It’s hard enough to change our behaviors, but even when we change them, people often still see us the way we used to be.
So once we’ve put in the work to change ourselves, how do we let other people know that we’ve changed?
Have you ever tried to change something in your life only to find people reminding you of who you used to be? Take Susan as an example. She and I worked on developing her interpersonal skills so she would more effectively connect with her team.
She changed her behavior almost instantly because she believed that it was important. She began making eye contact, not multitasking while listening, nodding her head, raising her eyebrows, and even sitting on the same side of the table with people for their one on one meetings.
Susan’s manager acknowledged the changes when they did their 2-month review. He was impressed at how fast she did change! But at the 3-month 360 progress review, her peers and direct team reported very little change. We knew we had a perception issue.
I admit, to some degree, I do think that it’s none of my business what other people think of me. But - when we’re trying to change, and we’re dependent on other people’s perceptions in order to be successful, well, that’s just a reality of the situation. So we may need to make it our business and manage those perceptions.
The good news is you really can influence other people’s perceptions of you. But it takes a little focus and effort.
How can we influence other people’s perceptions?
Before we start focusing on their perceptions, we need to manage our own thoughts and beliefs, as Susan did. Susan believed it was important to connect with her team. The energy we exude based on what we believe and what we are thinking comes through in our actions.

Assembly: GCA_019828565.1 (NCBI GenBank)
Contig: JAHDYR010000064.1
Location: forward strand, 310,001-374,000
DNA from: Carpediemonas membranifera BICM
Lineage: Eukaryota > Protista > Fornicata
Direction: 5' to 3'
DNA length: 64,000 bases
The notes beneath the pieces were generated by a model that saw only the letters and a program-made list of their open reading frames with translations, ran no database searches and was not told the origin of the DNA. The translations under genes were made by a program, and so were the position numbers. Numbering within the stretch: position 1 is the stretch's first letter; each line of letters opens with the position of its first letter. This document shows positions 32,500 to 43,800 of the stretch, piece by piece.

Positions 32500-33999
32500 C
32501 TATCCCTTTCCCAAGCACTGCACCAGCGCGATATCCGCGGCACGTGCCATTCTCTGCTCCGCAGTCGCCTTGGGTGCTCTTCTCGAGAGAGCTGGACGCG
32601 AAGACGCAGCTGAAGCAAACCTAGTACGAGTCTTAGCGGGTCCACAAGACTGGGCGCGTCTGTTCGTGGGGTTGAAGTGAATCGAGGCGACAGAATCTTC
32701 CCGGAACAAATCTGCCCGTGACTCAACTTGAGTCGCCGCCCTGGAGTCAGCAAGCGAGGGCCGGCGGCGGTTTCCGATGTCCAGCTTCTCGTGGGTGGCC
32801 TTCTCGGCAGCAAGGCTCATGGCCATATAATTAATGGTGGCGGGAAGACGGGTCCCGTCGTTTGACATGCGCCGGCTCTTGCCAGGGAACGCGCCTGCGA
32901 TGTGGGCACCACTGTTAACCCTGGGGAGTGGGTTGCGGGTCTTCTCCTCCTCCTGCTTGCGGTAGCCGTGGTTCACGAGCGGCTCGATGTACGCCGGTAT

Change your thoughts and beliefs about yourself and watch your actions change and your confidence increase. Susan experienced this first-hand. This is paramount to managing others’ perceptions of us and it has to happen first. Then we can start managing others’ perceptions of us.
A few tips on what you can do to influence perceptions:
Remember, this change is happening within you and you’re highly aware of it, but others may not be. We have a lot more information about ourselves than others do, so be a little patient.
Respect the fact that it’s really difficult to not see someone as they used to be. After all, this is the reputation you built. It’s not going to change overnight.
We need to make sure we are being transparent about the behaviors we are changing. Be proactive about admitting things. For example, if Susan gets distracted during a meeting, as soon as she realizes it, she will apologize and share that she is working on improving this.
Help others to see the new you. Susan could further point out that she used to think she was being productive by multi-tasking but she’s learned she is much more effective when she stays focused, and it’s more respectful to do so.
Solicit feedback, and don’t get defensive. If someone points something out to you, consider that feedback a gift. Often we’re not aware when we slip back into old habits. We need others to help us be aware.
Don’t correct other people about their perception. It’s their perception. It’s our duty to help change the perception by changing OUR behavior and helping them see the new you.
On Wednesday, November 15 at 2:00 p.m. EST, we will be talking about The Secret to Moving up in Management, and this topic of how other people perceive you is a big part of your career growth. I’ll talk about how to handle the biggest obstacles to moving up in management, what core competencies most managers need to develop and how to identify the RIGHT developmental steps to take you from middle manager to the C-Suite. Register here!
Are there tips in here in this blog post that you plan to use to help others see the work you’ve put in on your personal development? I’d love to know which ones hit home for you. Cheers, Laurie